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EuroITV 2009

EuroITV (Leuven, Belgium, 3-5 June 2009)

From User-Generated Content to Participatory Design

The final paper at EuroITV 2009 is by Liesbeth Huybrechts and Niels Hendriks. He notes the growth in user-generated content and citizen reporting of news events; increasingly, this also involves photos and videos, of course. Such user-generated content is also being explored and exploited by commercial interests, of course - ranging from projects such as the lonelygirl15 hoax to Christopher Allbritton's independently user-funded "Back to Iraq" investigative journalism blog.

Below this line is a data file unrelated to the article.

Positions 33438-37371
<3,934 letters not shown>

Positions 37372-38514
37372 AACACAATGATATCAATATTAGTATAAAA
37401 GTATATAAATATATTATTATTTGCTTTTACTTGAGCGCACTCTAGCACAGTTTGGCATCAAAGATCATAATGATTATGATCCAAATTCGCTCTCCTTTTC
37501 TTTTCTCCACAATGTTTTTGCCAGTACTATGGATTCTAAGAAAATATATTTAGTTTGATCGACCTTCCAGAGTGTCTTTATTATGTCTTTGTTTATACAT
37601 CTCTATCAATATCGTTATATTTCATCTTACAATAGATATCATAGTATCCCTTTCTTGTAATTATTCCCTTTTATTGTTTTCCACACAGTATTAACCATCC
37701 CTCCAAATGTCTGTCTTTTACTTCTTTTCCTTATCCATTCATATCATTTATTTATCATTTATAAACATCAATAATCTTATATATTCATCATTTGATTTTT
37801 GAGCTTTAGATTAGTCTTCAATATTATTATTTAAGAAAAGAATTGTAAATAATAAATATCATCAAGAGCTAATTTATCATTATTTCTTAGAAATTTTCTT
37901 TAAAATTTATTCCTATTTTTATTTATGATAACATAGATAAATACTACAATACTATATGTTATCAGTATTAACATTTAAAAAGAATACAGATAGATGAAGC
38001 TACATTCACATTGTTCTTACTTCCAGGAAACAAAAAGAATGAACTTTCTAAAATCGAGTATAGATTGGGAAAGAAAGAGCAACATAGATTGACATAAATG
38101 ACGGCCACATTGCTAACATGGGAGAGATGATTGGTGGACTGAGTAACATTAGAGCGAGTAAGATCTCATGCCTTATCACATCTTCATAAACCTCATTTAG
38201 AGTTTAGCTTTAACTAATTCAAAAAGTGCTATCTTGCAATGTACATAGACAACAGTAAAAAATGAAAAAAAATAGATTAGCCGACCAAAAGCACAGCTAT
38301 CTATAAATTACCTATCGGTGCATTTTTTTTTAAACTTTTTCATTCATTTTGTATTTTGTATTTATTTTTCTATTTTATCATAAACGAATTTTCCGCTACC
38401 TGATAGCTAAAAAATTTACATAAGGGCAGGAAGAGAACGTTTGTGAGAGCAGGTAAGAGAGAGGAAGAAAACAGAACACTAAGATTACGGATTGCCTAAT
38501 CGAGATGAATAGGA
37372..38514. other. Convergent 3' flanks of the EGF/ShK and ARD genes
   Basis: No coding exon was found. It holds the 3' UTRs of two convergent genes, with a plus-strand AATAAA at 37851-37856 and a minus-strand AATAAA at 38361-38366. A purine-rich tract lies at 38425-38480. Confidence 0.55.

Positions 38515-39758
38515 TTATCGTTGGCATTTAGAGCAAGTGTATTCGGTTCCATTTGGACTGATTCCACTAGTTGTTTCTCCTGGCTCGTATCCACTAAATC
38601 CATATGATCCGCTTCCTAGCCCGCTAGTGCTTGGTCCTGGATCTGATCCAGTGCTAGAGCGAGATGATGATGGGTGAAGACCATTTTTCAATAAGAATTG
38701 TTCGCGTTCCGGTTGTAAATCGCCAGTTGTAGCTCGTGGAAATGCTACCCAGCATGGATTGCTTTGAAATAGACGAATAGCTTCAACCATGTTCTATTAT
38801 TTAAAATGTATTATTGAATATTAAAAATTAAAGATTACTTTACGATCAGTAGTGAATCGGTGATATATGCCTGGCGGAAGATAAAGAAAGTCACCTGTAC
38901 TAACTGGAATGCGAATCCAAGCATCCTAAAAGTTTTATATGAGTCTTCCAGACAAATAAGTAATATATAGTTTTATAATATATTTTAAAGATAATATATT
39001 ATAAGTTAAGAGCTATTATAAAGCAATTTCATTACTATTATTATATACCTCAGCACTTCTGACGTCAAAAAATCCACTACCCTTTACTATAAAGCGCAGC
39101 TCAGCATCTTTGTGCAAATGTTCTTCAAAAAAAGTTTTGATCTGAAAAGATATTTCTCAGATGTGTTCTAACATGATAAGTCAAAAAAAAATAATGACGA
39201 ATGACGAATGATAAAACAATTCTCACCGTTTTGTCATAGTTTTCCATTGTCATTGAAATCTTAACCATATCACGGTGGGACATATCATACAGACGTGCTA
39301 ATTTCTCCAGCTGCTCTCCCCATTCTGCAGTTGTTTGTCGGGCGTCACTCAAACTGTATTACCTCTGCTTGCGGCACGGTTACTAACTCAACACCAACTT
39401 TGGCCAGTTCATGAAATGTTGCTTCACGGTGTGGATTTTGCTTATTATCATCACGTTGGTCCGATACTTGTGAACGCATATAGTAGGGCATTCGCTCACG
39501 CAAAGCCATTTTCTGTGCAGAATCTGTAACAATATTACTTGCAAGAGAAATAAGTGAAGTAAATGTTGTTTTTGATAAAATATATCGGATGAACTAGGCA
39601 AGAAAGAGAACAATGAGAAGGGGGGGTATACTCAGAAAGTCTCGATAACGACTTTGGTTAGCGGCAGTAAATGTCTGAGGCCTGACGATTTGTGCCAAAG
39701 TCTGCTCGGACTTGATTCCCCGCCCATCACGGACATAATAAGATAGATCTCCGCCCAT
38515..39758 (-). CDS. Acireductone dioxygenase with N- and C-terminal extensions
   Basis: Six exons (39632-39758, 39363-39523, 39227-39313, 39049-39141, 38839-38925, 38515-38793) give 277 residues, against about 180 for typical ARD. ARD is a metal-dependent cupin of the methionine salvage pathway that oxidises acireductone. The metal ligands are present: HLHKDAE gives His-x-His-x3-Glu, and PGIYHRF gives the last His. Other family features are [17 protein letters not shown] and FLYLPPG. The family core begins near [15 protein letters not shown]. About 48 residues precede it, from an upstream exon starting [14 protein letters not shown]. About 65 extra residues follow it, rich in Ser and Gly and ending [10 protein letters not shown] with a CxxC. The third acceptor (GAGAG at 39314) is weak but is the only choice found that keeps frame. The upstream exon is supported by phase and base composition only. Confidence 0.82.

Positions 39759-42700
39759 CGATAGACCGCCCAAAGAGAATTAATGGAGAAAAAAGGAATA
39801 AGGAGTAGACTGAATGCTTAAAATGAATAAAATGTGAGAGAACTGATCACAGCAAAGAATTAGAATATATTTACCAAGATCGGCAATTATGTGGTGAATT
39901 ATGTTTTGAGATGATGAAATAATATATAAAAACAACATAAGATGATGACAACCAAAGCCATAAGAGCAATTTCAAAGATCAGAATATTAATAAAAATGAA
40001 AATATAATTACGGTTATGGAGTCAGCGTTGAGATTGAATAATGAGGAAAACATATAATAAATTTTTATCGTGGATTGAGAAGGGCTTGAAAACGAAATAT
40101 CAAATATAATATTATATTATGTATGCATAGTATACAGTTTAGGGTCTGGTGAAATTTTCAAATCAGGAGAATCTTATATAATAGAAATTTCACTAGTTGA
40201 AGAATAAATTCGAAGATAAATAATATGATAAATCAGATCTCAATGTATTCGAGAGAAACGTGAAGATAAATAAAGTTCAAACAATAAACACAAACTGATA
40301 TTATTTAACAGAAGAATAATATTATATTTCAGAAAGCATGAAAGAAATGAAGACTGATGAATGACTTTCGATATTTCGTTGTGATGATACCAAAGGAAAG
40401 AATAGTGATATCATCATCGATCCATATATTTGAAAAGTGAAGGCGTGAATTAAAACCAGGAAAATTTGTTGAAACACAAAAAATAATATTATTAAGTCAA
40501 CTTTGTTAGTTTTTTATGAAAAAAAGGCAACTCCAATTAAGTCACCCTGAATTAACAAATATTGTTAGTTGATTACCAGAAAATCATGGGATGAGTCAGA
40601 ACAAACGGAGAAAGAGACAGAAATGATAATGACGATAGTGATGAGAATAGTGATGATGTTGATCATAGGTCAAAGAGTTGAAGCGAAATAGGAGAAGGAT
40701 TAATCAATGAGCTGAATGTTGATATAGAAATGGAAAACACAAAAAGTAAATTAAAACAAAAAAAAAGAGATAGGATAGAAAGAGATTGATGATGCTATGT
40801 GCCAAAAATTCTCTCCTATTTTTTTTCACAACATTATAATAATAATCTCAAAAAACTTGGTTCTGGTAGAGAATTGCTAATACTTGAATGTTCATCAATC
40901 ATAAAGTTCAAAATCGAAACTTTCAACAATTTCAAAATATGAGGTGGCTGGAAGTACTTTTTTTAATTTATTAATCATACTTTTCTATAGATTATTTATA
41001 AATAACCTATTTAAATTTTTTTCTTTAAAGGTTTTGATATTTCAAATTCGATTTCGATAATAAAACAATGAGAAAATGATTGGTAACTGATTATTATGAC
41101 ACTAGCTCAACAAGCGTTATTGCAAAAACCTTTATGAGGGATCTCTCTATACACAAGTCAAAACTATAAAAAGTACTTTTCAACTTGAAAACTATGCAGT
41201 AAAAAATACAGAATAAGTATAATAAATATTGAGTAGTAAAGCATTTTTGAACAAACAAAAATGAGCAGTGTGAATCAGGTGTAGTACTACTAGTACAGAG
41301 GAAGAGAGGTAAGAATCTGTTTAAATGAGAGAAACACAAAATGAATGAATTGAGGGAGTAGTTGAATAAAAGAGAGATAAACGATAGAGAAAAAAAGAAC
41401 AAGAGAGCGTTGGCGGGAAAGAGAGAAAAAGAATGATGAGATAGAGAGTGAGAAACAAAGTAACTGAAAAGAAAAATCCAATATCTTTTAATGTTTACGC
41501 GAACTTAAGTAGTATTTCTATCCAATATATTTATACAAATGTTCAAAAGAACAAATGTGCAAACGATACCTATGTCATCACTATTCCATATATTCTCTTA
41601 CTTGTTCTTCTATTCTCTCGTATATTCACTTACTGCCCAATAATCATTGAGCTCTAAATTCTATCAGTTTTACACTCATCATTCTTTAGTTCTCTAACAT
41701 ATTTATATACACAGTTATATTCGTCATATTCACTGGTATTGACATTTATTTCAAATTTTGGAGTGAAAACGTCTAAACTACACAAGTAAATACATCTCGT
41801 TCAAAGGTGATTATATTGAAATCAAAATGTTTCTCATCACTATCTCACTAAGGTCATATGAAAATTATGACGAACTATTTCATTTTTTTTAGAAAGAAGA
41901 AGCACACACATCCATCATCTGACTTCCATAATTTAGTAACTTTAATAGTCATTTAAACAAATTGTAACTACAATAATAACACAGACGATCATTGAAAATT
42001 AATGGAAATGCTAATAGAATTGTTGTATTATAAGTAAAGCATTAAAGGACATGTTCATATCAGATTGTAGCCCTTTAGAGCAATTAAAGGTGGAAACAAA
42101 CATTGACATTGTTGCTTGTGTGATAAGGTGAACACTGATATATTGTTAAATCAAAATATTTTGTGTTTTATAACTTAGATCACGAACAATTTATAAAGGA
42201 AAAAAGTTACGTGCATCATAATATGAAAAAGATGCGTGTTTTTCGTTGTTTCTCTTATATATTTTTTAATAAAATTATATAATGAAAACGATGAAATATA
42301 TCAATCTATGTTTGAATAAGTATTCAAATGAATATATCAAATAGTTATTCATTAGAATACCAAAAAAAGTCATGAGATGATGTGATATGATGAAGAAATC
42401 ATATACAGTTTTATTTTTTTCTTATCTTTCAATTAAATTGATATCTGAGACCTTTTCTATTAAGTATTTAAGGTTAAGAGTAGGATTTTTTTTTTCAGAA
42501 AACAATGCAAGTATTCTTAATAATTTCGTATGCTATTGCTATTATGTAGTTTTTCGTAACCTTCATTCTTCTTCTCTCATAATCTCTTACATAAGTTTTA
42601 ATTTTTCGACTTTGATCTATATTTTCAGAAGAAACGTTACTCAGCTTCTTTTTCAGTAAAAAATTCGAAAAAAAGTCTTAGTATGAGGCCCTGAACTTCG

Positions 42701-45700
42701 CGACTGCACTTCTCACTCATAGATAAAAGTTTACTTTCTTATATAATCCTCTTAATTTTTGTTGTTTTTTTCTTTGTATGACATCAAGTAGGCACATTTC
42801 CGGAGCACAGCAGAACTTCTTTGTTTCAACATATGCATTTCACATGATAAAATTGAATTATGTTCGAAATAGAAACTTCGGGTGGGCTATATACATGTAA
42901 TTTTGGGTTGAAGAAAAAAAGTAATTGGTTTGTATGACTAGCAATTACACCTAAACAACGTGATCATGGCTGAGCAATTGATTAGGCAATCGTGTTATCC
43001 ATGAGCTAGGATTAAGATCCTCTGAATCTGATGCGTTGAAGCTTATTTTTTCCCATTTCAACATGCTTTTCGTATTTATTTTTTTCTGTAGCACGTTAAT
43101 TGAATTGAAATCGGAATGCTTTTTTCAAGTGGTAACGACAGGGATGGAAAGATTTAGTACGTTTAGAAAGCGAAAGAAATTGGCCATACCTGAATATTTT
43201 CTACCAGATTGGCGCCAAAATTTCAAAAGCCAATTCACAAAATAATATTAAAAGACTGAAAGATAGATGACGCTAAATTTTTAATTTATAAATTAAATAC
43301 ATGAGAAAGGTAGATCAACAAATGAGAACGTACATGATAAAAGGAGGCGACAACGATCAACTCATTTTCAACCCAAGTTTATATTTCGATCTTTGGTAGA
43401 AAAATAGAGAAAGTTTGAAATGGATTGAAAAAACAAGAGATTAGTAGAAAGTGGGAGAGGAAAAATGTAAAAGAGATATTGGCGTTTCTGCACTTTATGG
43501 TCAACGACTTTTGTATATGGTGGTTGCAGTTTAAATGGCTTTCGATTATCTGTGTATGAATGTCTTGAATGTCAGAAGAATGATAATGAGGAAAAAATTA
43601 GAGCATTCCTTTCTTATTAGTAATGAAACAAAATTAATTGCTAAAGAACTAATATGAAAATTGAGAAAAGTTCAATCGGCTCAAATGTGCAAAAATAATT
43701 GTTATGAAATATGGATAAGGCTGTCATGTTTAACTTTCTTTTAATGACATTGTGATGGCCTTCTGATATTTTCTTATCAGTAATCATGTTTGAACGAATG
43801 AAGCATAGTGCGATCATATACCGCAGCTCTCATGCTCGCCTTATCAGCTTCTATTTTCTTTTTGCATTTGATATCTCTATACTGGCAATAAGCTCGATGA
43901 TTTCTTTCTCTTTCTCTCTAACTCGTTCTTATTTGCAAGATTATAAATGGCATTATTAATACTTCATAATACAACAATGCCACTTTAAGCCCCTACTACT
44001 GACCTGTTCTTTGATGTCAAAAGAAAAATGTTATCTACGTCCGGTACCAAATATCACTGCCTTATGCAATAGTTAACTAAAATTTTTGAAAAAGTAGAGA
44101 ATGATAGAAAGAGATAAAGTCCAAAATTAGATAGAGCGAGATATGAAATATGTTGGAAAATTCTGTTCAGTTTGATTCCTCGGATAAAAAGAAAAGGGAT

Overall, at any rate, this creates opportunities for dispersed creativity that questions existing media authority. There is also a need for 'strange' methods to move beyond the mainstream/new media dichotomy, to make the familiar unusual and treat media as ready-made materials available to use in new and unfamiliar contexts. For example, experience design now needs to be approached as participatory design, and must involve a range of disciplines as well as the users themselves.

Attitudes towards the Changing TV Experience

Up next at EuroITV 2009 is Nele Simons, who studies television viewing practices. TV is perceived as a structuringh medium, a social medium, and a lean-back medium, but these are all based on traditional, conventional TV viewing practices. These are all challenged by current technological and social changes impacting on television.